Expect 2024 to be the year of the solid-state EV battery, a quantum leap ahead of regular old lithium-ion. Solid state boasts 40 percent more energy density, not to mention, ahem, a much reduced chance of catching fire.
The race is on to deliver the first one to the EV market. Toyota is working on a solid-state battery with a range of 900 miles, almost double the current record, which would be enough to get you from New York to Chicago without stopping. Better yet, the company says, you can charge it up in just 10 minutes. One expert calls the Toyota prototype “the holy grail of battery vehicles.”
Toyota’s tentative release date is 2025, but that may be accelerated by news that Schaeffer, one of its suppliers, is showing off a solid-state battery of its own at CES 2024. Volkswagen and Mercedes are racing to release their own solid states. And as ever, there’s a Silicon Valley upstart in the mix: QuantumScape, which just demonstrated a solid-state battery that can go from zero to 80 percent capacity in 15 minutes.
Mashable Light Speed
Tesla isn’t officially in this race yet – but as of 2024, Tesla’s 15,000 supercharger stations are opening up to non-Tesla vehicles (in some cases via an adapter). That means Elon Musk’s company will start inadvertently assisting its bigger-battery rivals.
9. We’ve got all the raw materials we need for the clean energy transition.
OK, but what about all the supposedly rare earth metals we need for all these EVs and batteries? We’ve got that figured out too. The prices of nickel, cobalt and lithium are plummeting as new extraction methods come online. We’ve got more than we need for current EV growth, and new reports say we can get to net zero without exhausting more than a third of the world’s supply of these metals. So stop feeling guilty about that EV, and start thinking about what else the world can create with its coming surplus of solar electricity.
10. The U.S. economy is bouncing back.
Hey, remember that recession that almost every economic expert predicted would start before 2024? It’s now viewed as unlikely, if not impossible. Stronger than expected holiday sales are raising estimates for the new year. Bloomberg now predicts GDP growth, not decline, of 2.8 percent in 2024. In our age of war and instability, when the global economy in general is feeling creaky, that’s no mean feat.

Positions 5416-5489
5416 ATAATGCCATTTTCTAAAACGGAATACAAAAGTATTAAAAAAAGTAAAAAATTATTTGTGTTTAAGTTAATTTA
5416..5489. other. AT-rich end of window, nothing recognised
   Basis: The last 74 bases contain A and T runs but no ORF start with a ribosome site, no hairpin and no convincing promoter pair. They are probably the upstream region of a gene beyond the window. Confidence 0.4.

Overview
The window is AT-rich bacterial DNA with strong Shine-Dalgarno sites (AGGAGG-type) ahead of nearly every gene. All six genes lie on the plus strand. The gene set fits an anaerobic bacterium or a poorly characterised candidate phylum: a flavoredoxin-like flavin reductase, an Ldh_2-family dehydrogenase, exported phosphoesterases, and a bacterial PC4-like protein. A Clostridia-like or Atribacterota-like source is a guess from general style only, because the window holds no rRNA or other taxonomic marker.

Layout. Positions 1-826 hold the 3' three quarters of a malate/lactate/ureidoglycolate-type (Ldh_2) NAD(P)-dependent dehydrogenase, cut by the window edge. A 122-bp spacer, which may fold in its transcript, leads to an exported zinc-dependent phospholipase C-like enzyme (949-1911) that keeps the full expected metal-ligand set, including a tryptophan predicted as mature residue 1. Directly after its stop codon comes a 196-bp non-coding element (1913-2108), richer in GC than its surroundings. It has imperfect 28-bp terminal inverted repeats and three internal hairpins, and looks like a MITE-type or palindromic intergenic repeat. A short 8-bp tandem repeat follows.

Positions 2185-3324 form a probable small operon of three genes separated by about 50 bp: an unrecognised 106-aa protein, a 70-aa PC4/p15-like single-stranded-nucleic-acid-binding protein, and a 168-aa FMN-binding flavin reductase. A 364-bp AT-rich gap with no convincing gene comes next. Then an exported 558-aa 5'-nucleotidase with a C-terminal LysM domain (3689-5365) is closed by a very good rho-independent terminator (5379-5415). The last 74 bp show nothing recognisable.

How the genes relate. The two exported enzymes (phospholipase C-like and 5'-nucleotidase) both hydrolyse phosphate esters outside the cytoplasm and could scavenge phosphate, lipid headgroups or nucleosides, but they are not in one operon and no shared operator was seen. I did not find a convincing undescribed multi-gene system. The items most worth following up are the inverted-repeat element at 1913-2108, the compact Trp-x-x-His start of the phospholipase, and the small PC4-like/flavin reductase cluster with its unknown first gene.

11. Inflation is actually under control, for now.
The U.S. Federal Reserve has set a target of two percent inflation by the end of 2024. Most economists now agree we’ll hit or even come in below that target. The Fed is so optimistic that it’s signaling it will cut interest rates up to three times in 2024: good news for those of us with loans and mortgages. And, given the positive reaction of the stock market so far, good news for retirement plans too.
12. Salaries are rising in real terms.
Good news also for those of us with wage packets: 2024 is set to be the first year since 2021 in which wages grow faster than inflation. In the middle of last year, economists thought it might take until the fourth quarter of 2024 for this tipping point to be reached; in fact, we arrived there when the economists were making their doom and gloom predictions.
What did happen in January 2024, though, is that the minimum wage was raised in 20 states. A majority of the U.S. now offers a minimum wage higher than the $7.25 federal minimum wage (unchanged since 2009), while eight states will guarantee more than double the U.S. minimum. It isn’t anywhere close to the social safety net we need, but again, here’s proof we have more than enough cash sloshing around the system to reward its poorest workers while still growing the economy.
13. The world’s largest, longest Basic Income experiment is yielding results.
Grace, seen here age 65, uses her Basic Income payment to buy food and medicine to treat her swollen leg.
Credit: YASUYOSHI CHIBA/AFP via Getty Images